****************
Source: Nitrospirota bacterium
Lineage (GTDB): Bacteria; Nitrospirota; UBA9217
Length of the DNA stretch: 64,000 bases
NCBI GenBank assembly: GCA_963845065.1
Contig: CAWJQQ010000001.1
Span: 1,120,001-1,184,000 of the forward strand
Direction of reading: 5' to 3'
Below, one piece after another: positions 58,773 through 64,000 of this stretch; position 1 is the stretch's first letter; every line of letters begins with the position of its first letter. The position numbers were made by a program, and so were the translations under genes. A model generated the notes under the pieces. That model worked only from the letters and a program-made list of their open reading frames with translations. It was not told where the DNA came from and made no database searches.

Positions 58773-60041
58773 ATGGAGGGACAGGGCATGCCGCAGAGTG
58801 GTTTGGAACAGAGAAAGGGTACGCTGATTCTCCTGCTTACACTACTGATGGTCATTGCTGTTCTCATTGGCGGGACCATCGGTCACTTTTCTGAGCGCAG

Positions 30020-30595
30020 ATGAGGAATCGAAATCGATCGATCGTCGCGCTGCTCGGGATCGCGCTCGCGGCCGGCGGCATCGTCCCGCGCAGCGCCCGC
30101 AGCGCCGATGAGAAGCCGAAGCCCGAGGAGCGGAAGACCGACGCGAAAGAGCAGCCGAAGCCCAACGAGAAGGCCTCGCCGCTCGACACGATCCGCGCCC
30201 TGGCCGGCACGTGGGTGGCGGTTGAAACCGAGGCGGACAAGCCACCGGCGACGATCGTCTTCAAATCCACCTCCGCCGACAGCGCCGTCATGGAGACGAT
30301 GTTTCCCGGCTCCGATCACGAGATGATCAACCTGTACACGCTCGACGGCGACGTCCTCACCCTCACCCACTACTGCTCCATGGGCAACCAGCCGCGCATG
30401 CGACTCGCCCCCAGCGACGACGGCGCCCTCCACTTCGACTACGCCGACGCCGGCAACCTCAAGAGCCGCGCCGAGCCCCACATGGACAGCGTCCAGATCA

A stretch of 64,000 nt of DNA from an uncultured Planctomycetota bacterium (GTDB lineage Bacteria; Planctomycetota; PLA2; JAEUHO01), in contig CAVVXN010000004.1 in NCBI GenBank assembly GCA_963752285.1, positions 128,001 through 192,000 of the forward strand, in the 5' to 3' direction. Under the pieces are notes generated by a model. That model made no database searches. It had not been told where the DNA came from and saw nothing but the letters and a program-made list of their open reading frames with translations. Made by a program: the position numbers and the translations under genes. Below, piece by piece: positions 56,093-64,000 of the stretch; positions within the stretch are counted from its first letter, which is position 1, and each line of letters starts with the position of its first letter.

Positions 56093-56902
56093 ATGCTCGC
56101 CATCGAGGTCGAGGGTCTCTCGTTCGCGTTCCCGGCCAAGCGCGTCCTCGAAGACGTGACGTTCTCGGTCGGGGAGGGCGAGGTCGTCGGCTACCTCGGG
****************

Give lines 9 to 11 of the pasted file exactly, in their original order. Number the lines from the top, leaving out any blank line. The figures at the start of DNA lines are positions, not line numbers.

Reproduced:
Positions 58773-60041
58773 ATGGAGGGACAGGGCATGCCGCAGAGTG
58801 GTTTGGAACAGAGAAAGGGTACGCTGATTCTCCTGCTTACACTACTGATGGTCATTGCTGTTCTCATTGGCGGGACCATCGGTCACTTTTCTGAGCGCAG